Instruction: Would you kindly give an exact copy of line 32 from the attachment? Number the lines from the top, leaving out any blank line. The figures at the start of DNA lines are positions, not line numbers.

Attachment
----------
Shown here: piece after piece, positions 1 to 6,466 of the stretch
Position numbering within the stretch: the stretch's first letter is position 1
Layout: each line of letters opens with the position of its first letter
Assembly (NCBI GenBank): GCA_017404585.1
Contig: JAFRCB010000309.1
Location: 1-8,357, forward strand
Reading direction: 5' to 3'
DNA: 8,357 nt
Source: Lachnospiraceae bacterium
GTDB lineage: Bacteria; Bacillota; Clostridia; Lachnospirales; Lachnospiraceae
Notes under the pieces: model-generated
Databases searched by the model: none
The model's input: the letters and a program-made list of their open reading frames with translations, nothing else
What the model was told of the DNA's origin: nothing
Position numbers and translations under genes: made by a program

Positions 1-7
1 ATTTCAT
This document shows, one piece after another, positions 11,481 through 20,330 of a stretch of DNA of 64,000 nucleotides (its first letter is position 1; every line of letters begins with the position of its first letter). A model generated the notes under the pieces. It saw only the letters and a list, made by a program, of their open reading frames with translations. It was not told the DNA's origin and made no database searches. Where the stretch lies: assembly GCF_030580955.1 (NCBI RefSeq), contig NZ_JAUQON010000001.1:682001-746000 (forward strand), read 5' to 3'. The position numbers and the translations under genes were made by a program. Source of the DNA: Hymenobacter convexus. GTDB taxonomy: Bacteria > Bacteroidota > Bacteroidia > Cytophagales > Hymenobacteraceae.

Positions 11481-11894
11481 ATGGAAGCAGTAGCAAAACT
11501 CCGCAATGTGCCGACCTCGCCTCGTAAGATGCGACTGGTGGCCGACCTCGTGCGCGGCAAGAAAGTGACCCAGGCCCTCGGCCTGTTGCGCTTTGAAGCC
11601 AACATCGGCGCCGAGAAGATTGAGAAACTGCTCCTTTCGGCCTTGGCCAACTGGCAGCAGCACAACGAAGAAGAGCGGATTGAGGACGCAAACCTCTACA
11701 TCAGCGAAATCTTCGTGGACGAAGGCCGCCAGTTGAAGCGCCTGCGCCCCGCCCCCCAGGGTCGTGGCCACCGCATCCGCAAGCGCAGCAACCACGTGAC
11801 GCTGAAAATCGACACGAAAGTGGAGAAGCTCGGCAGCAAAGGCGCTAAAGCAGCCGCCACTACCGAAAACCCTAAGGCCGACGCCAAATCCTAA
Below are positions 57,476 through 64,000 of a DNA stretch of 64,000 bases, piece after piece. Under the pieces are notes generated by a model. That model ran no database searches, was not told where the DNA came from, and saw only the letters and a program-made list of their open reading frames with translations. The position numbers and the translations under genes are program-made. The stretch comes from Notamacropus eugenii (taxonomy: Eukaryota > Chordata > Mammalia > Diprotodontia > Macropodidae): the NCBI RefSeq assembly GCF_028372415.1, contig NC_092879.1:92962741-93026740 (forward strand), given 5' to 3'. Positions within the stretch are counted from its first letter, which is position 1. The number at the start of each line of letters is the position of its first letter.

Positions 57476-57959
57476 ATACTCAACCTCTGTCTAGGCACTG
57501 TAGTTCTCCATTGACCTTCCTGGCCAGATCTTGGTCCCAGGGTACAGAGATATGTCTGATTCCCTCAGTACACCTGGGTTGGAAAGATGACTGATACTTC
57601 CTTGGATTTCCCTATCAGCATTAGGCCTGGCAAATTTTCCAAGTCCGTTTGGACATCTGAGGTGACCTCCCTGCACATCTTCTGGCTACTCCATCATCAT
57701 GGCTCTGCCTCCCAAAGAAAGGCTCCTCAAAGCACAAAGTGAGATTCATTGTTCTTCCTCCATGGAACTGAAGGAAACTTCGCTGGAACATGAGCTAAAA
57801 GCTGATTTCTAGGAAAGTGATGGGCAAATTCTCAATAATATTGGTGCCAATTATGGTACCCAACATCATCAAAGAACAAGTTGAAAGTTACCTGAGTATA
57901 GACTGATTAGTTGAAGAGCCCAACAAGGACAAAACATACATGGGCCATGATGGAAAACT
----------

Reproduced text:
57901 GACTGATTAGTTGAAGAGCCCAACAAGGACAAAACATACATGGGCCATGATGGAAAACT